SN: But the Bullet Club is completely different now …
DG: Yes it is! I did not see EVIL coming at all. The Bullet Club scenery is completely different. We will see who is welcome and who is not. But it’s been a long time since we’ve been together and I’m excited about it. I was blown away by EVIL participation. They don’t have many bad ideas there, so we’ll have to see if he can perform and how it all works out. The long game is where it is and when you look at Gedo’s booking. You may not get where the viewer expects to go, but it is always surprising and enticing. It’s an old fashioned approach that works. I like to watch things unfold slowly and not the crash TV you sometimes see in WWE. They will turn on something soon, which I don’t quite understand.
SN: Let’s talk about Talk ‘N Shop A Mania. When did this idea first occur to you?
DG: Well, I just really felt that the first season of Southpaw Wrestling we did at WWE was really good and the second was not. There was not much interest in it anymore and there were many changes. I feel like they stole my Sex Ferguson thing and put on a show about it. But it never ended. We just got out of a cinematic match with The Undertaker and we’re fired 12 days later. If we don’t make fun of this, we are complete idiots.
Four days after we were released, I told my friends to do a pay per view and wrote it down on my dining table. I had to do it, whether it was a hit or a huge failure.
SN: Was everyone behind it from the beginning?
DG: No. A behind-the-scenes documentary is coming out and you’ll see a lot of guys show up at my house who don’t know why the hell they were there. But they’re my buddies, so I flew them down, gave them a payday and told them we’re going to have fun. Much of this will be that you see TV struggling characters who normally play something seriously, get out of it completely and do something different. It’s a parody. It’s meant to make you smile and take 90 minutes out of this crazy world around us and enjoy the follies of professional wrestling. I like serious pro wrestling, but I also love this side. I mean, the main event is a Boner Yard Match, so you can’t expect anything serious. This is also TV-MA and not intended for the children. If you buy it and hate it, you’ll only lose $ 14.95, so it’s good.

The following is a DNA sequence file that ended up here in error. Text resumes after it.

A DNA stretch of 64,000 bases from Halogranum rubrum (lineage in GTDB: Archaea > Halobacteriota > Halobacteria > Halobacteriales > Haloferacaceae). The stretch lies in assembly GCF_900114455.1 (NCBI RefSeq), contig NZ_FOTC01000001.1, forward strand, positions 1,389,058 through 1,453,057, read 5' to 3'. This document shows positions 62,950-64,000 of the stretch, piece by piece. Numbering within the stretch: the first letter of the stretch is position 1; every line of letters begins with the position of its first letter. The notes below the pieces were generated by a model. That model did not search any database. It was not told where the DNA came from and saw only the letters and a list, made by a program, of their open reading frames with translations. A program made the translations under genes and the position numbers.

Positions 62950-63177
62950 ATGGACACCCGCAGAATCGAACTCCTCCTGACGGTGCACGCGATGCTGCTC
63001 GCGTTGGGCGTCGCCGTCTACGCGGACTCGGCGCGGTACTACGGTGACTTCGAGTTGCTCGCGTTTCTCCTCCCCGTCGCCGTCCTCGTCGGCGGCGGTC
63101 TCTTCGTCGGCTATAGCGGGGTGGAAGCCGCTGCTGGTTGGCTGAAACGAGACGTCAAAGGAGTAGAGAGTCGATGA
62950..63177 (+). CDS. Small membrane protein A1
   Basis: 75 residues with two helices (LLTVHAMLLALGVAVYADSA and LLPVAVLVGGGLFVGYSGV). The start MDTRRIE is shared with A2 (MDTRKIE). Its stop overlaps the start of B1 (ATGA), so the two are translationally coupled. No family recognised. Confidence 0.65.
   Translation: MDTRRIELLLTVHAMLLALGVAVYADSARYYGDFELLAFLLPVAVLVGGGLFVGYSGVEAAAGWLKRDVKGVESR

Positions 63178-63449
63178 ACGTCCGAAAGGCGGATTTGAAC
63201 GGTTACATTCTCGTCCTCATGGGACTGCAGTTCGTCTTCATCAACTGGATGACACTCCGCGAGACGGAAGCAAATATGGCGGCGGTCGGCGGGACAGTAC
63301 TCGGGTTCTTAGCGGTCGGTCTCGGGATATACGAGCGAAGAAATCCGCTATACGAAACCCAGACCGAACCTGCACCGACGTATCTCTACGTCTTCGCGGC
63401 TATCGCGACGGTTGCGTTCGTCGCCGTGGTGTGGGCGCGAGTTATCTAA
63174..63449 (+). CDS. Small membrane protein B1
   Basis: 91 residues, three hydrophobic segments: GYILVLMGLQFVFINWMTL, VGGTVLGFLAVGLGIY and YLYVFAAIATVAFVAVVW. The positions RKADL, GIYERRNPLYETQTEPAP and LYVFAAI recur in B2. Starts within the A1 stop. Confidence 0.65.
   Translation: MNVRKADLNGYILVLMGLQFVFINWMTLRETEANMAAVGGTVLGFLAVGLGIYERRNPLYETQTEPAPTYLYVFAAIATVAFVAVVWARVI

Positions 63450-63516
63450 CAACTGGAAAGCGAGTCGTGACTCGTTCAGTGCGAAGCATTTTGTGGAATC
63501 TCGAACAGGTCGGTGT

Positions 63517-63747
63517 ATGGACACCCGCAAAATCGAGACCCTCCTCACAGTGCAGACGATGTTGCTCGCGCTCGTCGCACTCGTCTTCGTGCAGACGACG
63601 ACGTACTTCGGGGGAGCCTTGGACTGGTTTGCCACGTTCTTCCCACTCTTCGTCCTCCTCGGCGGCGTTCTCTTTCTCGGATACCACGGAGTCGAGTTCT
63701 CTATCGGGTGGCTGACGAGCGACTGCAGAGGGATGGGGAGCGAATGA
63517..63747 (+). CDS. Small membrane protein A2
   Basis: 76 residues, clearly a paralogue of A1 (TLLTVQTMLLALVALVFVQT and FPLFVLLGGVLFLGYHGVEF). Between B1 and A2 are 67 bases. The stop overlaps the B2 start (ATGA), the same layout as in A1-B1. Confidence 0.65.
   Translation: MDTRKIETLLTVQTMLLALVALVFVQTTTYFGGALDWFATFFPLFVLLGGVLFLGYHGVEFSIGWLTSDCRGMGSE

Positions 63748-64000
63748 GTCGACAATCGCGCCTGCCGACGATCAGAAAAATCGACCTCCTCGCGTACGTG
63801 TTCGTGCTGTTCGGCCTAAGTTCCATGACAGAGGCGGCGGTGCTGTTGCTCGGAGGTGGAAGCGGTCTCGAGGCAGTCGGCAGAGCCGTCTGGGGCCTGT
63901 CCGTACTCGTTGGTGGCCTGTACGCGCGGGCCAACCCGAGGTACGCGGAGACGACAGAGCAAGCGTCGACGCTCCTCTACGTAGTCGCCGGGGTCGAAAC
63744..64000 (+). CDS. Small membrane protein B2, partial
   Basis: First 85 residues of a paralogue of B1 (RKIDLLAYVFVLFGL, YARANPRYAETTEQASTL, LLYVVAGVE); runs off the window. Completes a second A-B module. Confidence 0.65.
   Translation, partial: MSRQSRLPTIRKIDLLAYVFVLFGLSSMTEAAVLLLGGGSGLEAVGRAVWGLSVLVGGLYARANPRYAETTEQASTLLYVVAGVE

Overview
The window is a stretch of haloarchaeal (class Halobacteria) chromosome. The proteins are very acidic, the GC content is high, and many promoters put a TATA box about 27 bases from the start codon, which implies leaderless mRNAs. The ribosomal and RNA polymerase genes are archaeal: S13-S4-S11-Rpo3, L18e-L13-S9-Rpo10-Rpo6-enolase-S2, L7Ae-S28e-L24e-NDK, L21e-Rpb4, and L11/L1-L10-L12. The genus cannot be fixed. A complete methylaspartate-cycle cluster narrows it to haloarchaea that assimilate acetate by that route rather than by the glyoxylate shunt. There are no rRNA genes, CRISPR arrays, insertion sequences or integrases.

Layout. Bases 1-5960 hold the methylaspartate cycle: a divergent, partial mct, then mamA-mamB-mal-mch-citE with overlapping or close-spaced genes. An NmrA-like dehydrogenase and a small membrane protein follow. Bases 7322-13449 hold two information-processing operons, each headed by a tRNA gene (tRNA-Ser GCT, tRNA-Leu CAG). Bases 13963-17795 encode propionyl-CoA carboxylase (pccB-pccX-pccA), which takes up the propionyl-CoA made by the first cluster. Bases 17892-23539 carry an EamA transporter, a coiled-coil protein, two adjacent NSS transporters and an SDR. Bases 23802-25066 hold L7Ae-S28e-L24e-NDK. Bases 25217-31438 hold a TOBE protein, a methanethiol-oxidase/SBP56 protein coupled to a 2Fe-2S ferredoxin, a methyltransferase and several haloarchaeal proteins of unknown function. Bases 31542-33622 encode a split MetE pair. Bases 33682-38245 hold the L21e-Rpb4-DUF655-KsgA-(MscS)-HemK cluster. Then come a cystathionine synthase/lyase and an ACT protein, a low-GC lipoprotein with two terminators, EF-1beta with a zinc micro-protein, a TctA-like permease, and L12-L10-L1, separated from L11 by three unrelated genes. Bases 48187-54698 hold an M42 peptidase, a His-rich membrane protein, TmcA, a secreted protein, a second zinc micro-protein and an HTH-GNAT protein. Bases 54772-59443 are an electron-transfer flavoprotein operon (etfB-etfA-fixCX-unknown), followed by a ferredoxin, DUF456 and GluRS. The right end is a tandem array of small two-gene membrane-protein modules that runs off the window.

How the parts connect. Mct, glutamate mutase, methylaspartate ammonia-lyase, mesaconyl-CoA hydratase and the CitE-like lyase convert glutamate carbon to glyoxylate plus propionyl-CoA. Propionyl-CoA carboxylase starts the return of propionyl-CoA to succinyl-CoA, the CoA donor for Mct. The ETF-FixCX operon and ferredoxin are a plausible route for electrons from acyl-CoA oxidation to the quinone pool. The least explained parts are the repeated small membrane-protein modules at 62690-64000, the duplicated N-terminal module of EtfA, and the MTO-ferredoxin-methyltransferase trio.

SN: Did this eventually charge your battery?
DG: 100 percent. You can get burned out in a company like the WWE, whether that’s the travel or creative direction. We have seen it over the years. But when you give it up and go somewhere it’s more relaxed, you remember why you fell in love with it in the first place.
SN: Where do you see yourself and Karl around this time next year?
DG: Talk N Shop A Mania 37, I hope! I hope we can get out of this pandemic and have shows with fans. We thrive on their energy, whether you love us or hate us. We just want to entertain fans live again.